The Skift Airline Innovation Report is our weekly newsletter focused on the business of airline innovation. We will look closely at the technological, financial, and design trends at airlines and airports that are driving the next-generation aviation industry.
We also provide insights on developments in passenger experience, ancillary services, revenue management, loyalty, technology, marketing, airport innovation, the competitive landscape, startups, and changing passenger behavior. I write and curate the newsletter, and we send it on Wednesdays. You can find previous issues of the newsletter here.
To redeem a paper voucher on American Airlines, you must call the airline’s 1-800 number, where — on one day last week — you might wait 50 minutes for an agent to answer.
When she picked up, you would explain your situation. You cancelled a refundable ticket last year, and wanted to use it to pay for another trip. The cheery agent would take your information, ask which flight you wanted to book, and issue a new confirmation number.
But it did not end there.
She would then spend a minute giving instructions. You would mail the voucher to an address in Pensacola, Florida, including a paper with your name, date of travel, and flight number. On the envelope, under your return address, you would write your travel date. That information would help American decide how quickly to open your mail. And while American was saving space on your preferred flight, it would not ticket the reservation until a human processed the paperwork.
You then learned you someday would do this again. Because you hadn’t used the entire voucher, you discovered American would mail you a new one with the residual amount. Redeeming it would require the same process.
This happened to me last week. I’m a sophisticated traveler and even I was shocked at this time warp to 1985. How can American still rely on paper vouchers?
I called American to find out. I learned American uses electronic vouchers for customer service issues — if, for example, your business class seat is broken, it might give you a certificate you can redeem online — but for most ticket exchanges, paper is still used. Travelers can, in some cases, have credit returned to the original form of payment, but I hadn’t selected that option.
I asked American spokesman Ross Feinstein why this is such a time-intensive process. Most other airlines now have electronic vouchers. I learned American would like to copy its competitors, but since its merger with US Airways in 2013, the world’s largest airline has prioritized other IT projects. It just recently started allowing customers to rebook themselves on the mobile app during irregular operations — functionality Delta Air Lines and United Airlines have had for a long time.
“We know this is not a great experience for customers,” Feinstein said. “This is on a priority list to get done. We plan to focus on it in 2018.”
Are you surprised American still uses paper? Do you think this is a disservice to customers? And how time-consuming do you think this process is for American employees?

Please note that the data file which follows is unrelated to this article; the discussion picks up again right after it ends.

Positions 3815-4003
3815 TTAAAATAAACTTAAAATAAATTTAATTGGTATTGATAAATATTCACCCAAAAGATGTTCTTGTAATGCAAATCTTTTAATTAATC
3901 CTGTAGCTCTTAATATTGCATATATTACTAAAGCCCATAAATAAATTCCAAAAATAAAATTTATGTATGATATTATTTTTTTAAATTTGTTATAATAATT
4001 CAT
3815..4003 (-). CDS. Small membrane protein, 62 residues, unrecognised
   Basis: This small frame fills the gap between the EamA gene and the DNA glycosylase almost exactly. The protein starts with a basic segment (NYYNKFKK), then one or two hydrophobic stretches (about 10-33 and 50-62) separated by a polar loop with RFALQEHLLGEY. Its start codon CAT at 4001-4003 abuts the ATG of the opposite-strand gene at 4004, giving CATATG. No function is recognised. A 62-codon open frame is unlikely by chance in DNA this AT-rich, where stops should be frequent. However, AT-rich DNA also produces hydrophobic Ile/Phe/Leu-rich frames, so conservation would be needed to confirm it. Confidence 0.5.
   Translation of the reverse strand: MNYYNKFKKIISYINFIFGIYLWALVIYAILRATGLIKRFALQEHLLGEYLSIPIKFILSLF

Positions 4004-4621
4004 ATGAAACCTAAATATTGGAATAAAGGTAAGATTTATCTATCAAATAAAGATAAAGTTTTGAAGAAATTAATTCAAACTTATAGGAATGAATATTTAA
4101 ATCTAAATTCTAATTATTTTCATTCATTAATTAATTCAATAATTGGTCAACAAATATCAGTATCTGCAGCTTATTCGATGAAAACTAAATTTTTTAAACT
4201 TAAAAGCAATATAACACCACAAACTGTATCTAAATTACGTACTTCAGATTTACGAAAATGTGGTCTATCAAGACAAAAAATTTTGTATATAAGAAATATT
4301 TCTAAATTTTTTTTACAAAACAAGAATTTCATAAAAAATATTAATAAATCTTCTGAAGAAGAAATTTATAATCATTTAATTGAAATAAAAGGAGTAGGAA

Let me know your thoughts by sending me an email — firstname.lastname@example.org.
— Brian Sumers, Airline Business Reporter
Stories of The Week
The Airport Lounge Business — An Insider’s View of How It All Works: Airport Lounge Development, which is owned by Collinson Group, is among the largest independent airport club operators in the United States. In this interview, a senior executive shared some secrets, such as how lounge managers keep customers from taking food out of the lounge. She also shared some basics about the business model.
Airport Retailer Hudson Group Is Seeking an IPO in 2018: Almost everywhere, retailers are losing sales to Amazon and other e-shops. But not at airports. Terminals have a captive audience, and Hudson Group is betting that’s a competitive advantage. Did you know the company sold $572 million last year in beverages, candy and food? That’s about one-third of its revenue. Skift’s Sean O’Neill has the story.
Pilot Shortage Issue Splits European Airline Execs: Is there a pilot shortage in Europe? Skift’s London-based editor, Patrick Whyte, tries to find out. One person not convinced there’s a pilot shortage? That’s IAG CEO Willie Walsh. “I started in this industry 38 years ago as a pilot. I heard then that there was a shortage of pilots,” he said. “Thirty-eight years later, I still haven’t seen this.”
Delta and Partners Will Charge for Checked Bags on Cheapest Transatlantic Fares: For at least five years, Delta has been the first U.S. airline to announce just about everything, from a revenue-based frequent flyer program, to basic economy, to new transatlantic fares on cheap tickets. It seems almost certain American and United will copy these bag fees, but how quickly can they do it?
Ryanair Pilots in Dublin Threaten a Holiday Strike: Ryanair pilots finally have leverage, and it looks like they’re interesting in using it. Do you blame them? Few pilots anywhere work under such convoluted employment schemes.
WestJet Thinks It Can Please All Flyers With Dual Strategy: Is WestJet a premium airline? Is it a low-cost carrier? Or is it an ultra-low-cost carrier? At its investor day last week, it promised to be all things to all people by 2019, when its first new Boeing 787s arrive. Can it succeed? Maybe. But this is a complicated model for a relatively small airline.
United Airlines Public Relations Chief to Leave After Tumultuous Tenure: Jim Olson arrived at United in January 2016 with so much promise. He had led communications teams at Starbucks and US Airways, and he was supposed to be what United needed — an executive who could improve United’s public image. He had some successes, like the recent goodbye tour for United’s Boeing 747 fleet. But there was one massive misstep. He led United’s bungled response to the Dr. David Dao dragging incident.